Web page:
Giving adequate space for each sheep is crucial because overcrowding forces sheep to go under or between others. They’ll get tons of hay and grain in their wool while doing so. Proper spacing recommendations are:

  • 12 inches of space for rams
  • 16-20-inches of space for ewes
  • 9-12-inches for lambs

This will keep your wool cleaner and avoid bald patches from sheep eating out of one another’s wool.

Extra Protection with Wool Covers & Coats

In order to give your wool extra protection, you can use wool covers. These are made in different sizes to keep vegetable matter, bugs, and dirt out of your herd’s wool. Wool covers can also reduce tippy-ness and sun bleaching.

Sheep with Hay in Wool

Covers should be a breathable material that will not promote mildew. Change the covers as the wool grows, which can sometimes be between 3 to 6 different times between shearings.

Before using any type of wool covers on your flock you should try them out on one or two sheep. Different breeds and conditions respond to wool covers in specific ways. Test if this is a good choice. It would be incredibly unfortunate to place covers on all of your sheep only to find out that the wool felted from wearing a cover.

Healthy Animals Make For Good Wool Production

Healthy animals create healthy wool. Take good care of your anmals to obtain the best quality of wool and the highest yield. Good sheep care includes:

  • Good nutrition
  • Well-managed pastures
  • Parasite control
  • Vaccinations

Maintain Good Nutrition

Maintaining sheep nutrition is important year-round. This does not mean you should be stuffing your sheep, but rather keeping them steadily fed and healthy. Dramatic weight loss can translate into wool break, which in turn will affect your wool supply.

Tips for Keeping Your Sheep's Wool Clean (Best Practices)

Natural food is usually better. Avoid concentrates as much as possible and allow them to enjoy pasture life. What is also true is that you will need to feed them high-quality food, better than they might normally find in the wild.

This might mean incorporating high-quality alfalfa into their hay as well as grain for pregnant and nursing ewes for weight control.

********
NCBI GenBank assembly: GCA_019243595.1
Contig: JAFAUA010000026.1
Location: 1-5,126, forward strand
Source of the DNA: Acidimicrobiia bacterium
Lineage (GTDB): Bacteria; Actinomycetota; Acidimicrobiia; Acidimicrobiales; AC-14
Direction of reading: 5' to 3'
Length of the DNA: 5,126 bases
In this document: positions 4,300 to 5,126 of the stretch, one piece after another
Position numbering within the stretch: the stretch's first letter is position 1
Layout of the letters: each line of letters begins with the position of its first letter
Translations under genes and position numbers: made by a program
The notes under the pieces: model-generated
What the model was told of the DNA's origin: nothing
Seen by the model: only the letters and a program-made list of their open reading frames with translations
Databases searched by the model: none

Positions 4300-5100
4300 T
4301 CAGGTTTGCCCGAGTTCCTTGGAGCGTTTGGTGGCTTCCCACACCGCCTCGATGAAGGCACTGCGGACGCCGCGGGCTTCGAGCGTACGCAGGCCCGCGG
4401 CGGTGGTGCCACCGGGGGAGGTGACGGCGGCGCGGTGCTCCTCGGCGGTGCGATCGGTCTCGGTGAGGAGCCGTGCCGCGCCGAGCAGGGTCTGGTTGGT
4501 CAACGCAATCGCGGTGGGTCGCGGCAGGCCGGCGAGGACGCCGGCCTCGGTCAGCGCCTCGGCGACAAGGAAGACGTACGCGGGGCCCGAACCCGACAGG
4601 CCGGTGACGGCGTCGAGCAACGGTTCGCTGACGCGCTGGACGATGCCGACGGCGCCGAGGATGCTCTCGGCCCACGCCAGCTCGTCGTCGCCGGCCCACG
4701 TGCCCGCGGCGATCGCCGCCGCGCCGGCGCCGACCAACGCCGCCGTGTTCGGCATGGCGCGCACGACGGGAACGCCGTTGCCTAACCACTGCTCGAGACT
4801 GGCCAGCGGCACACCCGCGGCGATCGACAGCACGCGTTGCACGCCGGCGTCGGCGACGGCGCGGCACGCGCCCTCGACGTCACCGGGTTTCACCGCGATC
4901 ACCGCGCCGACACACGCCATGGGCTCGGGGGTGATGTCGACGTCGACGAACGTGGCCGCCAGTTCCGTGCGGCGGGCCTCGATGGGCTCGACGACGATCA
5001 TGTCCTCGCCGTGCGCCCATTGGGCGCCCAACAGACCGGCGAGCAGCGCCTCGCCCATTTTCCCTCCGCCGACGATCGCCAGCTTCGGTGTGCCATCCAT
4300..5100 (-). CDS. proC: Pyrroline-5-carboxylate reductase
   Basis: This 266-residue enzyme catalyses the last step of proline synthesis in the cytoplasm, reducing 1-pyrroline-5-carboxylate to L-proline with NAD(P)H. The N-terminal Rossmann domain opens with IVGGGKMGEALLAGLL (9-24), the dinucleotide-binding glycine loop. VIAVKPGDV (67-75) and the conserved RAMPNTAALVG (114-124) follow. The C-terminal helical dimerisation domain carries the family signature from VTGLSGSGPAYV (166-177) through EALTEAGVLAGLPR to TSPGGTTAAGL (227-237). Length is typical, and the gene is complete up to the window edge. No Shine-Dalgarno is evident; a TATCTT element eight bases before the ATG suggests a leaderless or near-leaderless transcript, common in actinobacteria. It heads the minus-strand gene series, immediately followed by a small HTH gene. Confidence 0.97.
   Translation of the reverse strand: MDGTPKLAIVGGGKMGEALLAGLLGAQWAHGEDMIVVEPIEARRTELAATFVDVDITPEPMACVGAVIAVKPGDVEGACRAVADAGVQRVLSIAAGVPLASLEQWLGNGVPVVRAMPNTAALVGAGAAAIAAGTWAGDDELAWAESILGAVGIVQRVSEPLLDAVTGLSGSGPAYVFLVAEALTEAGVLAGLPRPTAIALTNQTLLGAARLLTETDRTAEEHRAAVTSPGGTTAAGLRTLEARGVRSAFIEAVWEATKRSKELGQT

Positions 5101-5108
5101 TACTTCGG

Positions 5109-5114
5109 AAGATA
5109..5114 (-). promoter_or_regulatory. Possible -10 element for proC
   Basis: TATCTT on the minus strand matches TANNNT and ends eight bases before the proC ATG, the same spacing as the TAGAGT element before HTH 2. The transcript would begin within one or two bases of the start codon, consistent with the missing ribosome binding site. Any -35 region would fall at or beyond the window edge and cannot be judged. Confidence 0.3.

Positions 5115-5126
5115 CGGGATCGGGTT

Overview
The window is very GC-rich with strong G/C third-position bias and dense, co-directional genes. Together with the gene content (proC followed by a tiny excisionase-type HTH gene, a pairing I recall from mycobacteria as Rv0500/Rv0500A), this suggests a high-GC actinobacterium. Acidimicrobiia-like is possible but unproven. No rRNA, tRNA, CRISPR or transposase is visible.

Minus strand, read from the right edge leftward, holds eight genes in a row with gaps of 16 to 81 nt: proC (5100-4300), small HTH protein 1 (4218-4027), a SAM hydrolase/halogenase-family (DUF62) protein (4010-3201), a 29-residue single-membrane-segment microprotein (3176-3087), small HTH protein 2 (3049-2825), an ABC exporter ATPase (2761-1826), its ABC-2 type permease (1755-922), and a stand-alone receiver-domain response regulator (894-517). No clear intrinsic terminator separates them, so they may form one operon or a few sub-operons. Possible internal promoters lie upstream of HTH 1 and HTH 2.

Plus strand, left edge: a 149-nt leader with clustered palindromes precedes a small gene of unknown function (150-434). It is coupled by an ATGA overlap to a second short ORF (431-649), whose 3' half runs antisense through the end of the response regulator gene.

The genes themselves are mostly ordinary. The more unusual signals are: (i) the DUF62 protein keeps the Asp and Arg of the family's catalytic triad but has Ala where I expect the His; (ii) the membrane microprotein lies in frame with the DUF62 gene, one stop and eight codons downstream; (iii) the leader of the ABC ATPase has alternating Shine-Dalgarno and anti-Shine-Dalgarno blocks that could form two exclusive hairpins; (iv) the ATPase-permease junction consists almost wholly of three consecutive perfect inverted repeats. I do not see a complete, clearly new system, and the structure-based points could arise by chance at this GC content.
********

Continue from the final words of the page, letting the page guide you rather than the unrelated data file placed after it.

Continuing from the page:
Watch Out For Parasites

Parasites can also affect your flock. Worms can cause a break or tenderness in the wool. That’s uncomfortable for your animals and impacts wool quality. One way to avoid parasites is pasture rotation. Along with this, flocks should also be treated for lice and keds (external parasites) which can cause physical discomfort and lead to itching or rubbing of the wool.

Avoid Unnecessary Flock Stress

Similar to how stressed individuals can produce poor work, stressed sheep results in poor wool. In order to avoid stressing your flock, there are a few steps you can take.

  • Try to make captures in a small and confined area. This will avoid grabbing their wool and chasing your sheep around a large area.
  • Having your supplies organized such as hoof trimmers, styptic powder, and vaccinations helps to avoid stress while your sheep are in the stanchion.
  • Make sure your fences are in good condition and do not allow dogs or predators near your flock. Few things are more stressful to your flock than predators. You might consider a guard animal if this is an issue for you.
  • Give your animals love and affection. Give the sheep treats as well as physical massages and scratches behind their ears. This will make them relaxed and feel comfortable with you rather than seeing you as an enemy that shears them.

It’s Worth the extra TLC

If you are looking to get top dollar for the wool you are producing with your flock, then you need to be willing to put a bit of extra care into your sheep. In no time, you will truly understand why wool is an incredible commodity. Being a part of this industry is a gift to the nation. If you feed your sheep properly, are aware of how long they remain in the barn, and pay attention to your flock, then you will produce the best wool possible that also yields a very fair and high price.